Located slap bang in the middle of Europe, Poland often found itself trapped between voraciously expanding empires. This meant that throughout its history, the Polish nation, often seen as an obstacle in the eyes of its more ambitious, aggressive, and frequently more powerful neighbors, had to resort to desperate and often farcical measures to survive and maintain its unique cultural character.
Whether living under Catherine the Great, Otto von Bismarck, or Adolf Hitler, those who fought to preserve their national identity faced varying degrees of animosity from the occupying forces, keen to weed out the inconveniently defiant Poles.
One man whose name came to symbolize that spirit of resistance and resourcefulness was Michał Drzymała — a Polish peasant, born in the Kingdom of Prussia on September 13, 1857.
He gained worldwide notability at the beginning of the 20th century, when the story of his bizarre dispute with the Prussian administration, regarding permission to build a house on a plot of land he had purchased in the village of Kaisertreu, was picked up by journalists around the globe.
Like many of those belonging to his social class, Michał Drzymała toiled his entire life in a bid to escape the poverty cycle by purchasing land, where he could build a family home for himself and the generations to come.
According to Prussian law, prospective home-owners had to seek consent — much like today’s planning permission — from the local administration, before commencing any construction work.
Fulfilling the Kulturkampf (culture fight) politics of Germanization, common on territories laid claim to by both Prussians and Germans throughout the 19th and 20th centuries, which favored the German-speaking population, local authorities used the aforementioned planning permission requirement to discourage ethnic Poles from settling on the more sought-after land.
Under the 1904 Law Regarding Limitation of Polish Parcellation Activity, the legislation also prohibited Polish people from establishing farms and building new households.
Drzymała fell victim to this glaring discrimination, and with no roof over his head was forced to improvise — he purchased a circus wagon, which would become his family home for the years to come.
Adamant that any dwelling stationary for a period of more than 24 hours is a house, the Prussian authorities attempted to remove Drzymała’s wagon, however, the canny peasant would not give up his fight easily.
Playing the infamous Prussian bureaucracy machine at its own game, the folk hero took advantage of the legislation used against him, and in an absurd turn of events resorted to moving his trailer by a few inches every night.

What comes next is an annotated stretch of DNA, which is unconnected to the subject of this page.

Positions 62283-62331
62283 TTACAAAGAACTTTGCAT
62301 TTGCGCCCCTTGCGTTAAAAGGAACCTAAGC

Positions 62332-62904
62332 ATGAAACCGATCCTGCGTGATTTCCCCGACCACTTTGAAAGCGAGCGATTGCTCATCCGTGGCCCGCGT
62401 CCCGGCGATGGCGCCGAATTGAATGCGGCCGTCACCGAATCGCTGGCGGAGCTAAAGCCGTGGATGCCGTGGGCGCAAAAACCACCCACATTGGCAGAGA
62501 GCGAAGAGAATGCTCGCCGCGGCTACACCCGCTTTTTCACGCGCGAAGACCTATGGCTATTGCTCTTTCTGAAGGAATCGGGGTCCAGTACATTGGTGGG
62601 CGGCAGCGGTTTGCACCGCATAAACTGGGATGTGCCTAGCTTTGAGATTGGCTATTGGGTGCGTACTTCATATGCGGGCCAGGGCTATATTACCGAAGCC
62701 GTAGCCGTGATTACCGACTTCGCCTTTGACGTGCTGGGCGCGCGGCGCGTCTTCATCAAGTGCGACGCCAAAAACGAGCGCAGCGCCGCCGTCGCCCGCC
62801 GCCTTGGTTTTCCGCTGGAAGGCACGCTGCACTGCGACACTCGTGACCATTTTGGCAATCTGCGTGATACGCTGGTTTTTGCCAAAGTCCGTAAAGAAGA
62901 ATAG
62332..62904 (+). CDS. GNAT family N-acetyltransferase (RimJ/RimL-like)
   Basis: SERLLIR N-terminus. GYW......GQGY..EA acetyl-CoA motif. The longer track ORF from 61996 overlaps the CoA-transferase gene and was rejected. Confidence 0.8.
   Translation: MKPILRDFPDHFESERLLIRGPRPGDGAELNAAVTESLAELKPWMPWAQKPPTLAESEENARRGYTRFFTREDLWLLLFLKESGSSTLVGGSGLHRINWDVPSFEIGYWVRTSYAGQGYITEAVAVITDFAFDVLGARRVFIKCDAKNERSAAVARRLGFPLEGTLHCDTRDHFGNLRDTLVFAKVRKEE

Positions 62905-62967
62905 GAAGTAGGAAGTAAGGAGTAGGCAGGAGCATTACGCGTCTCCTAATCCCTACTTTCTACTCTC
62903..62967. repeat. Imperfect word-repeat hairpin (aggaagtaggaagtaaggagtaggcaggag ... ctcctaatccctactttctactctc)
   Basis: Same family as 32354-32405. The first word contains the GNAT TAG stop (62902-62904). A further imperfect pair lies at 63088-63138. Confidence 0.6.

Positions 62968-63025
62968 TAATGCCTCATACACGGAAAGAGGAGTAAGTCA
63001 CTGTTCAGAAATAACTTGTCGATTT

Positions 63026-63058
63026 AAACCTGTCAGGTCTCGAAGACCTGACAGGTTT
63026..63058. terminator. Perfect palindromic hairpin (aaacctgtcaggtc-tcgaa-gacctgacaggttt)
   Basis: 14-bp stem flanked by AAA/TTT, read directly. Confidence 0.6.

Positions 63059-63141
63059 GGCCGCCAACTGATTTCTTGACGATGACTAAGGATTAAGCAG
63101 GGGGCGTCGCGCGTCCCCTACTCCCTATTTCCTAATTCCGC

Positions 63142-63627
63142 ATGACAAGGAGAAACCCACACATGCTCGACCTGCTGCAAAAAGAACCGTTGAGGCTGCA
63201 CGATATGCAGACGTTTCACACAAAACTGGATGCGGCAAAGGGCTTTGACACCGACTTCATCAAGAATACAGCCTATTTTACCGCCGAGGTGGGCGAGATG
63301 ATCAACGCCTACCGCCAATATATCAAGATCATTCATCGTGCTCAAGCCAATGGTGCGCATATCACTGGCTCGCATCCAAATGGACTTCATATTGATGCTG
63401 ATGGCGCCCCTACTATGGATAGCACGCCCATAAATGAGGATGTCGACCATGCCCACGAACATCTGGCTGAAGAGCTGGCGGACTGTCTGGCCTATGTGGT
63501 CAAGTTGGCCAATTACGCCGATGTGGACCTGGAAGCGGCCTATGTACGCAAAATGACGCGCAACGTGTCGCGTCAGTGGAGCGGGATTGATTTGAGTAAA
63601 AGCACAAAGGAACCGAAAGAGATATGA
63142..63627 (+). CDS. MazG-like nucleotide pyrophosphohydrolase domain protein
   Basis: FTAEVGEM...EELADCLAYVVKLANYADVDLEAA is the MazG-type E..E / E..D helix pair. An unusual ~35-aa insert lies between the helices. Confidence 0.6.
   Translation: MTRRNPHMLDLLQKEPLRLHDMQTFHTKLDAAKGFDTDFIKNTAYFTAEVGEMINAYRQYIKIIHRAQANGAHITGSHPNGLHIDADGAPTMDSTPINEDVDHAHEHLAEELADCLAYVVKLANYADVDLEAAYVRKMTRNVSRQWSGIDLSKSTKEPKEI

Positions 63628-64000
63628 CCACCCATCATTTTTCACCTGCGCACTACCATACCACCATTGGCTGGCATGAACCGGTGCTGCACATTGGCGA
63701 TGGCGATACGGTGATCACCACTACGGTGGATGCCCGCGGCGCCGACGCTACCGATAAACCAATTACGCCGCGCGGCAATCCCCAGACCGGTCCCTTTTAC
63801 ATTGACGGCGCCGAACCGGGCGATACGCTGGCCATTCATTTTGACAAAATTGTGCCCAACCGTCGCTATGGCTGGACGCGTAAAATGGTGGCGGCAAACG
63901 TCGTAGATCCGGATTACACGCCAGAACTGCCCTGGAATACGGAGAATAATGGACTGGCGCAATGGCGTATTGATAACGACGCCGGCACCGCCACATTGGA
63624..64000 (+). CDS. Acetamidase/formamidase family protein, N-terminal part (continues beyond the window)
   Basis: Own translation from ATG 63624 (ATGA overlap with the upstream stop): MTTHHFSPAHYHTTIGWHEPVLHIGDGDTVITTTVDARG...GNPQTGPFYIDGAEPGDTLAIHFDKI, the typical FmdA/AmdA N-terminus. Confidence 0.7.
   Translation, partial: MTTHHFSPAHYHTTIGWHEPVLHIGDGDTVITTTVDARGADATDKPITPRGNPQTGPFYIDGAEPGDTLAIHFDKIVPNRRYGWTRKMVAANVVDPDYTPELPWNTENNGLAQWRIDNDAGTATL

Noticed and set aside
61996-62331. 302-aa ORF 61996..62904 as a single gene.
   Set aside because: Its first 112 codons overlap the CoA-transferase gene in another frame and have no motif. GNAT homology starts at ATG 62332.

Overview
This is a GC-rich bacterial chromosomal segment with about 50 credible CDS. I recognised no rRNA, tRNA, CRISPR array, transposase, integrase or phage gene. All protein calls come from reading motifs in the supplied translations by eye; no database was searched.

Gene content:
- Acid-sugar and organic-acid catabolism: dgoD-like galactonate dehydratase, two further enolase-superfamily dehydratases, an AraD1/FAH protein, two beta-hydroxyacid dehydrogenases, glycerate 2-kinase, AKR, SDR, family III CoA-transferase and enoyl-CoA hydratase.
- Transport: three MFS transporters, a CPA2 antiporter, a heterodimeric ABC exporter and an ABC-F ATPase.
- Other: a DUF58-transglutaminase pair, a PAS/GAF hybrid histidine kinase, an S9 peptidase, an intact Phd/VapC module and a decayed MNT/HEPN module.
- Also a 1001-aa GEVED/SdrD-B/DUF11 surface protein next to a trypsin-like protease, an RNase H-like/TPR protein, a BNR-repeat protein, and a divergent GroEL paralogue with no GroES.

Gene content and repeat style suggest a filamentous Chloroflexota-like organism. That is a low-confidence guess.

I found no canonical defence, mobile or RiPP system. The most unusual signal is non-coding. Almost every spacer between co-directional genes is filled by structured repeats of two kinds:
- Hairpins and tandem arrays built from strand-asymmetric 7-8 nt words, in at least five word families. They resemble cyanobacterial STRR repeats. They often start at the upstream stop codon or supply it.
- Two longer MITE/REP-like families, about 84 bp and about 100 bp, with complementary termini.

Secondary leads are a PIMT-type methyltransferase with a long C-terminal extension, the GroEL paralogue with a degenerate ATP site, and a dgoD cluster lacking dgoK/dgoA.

Astonishingly, he was able to circumvent the discriminatory building regulations and the Kafkaesque dispute continued for four years, making a mockery of the government’s oppressive directive and, ironically, attesting to the strength of the rule of law in Prussia.
Eventually, hounded by officials who used every law in the book to make his life a misery, Michał Drzymała abandoned the plot of land in question, and instead purchased a nearby property with a house already built on it.
Drzymała’s stubbornness became the symbol of grass-roots defiance to Prussian (and later German) oppression against its Polish citizens. The power of his rebellion was not lost on the German-speakers either – following his death in 1937, not one of the local carpenters was willing to build a coffin for Drzymała, and instead, he was buried in a casket crafted by a Polish furniture-maker.
Two years later, his tomb was deliberately destroyed by German soldiers advancing into Poland during the initial stages of the war. The Nazis knew Drzymala’s legacy had no place in the Europe they envisaged.
In 1918 the land returned to Polish hands, and in 1939 the then village of Podgradowice, formerly known as Kaisertreu, was renamed Drzymałowo in honour of Poland’s tenacious folk hero and his unwillingness to succumb to Prussian subjugation.
Since his death, the story of the iron-willed smallholder has been immortalized by poets and authors, and streets named after Michał Drzymała can be found in most Polish cities.
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The national champion was also posthumously awarded the Polish Cross of Merit. Over 100 years on, the euphemistic “circus on wheels,” inspired by the events described above, remains an element of the Polish vernacular, synonymous with tragicomedy and situations convoluted to the point of farcicality.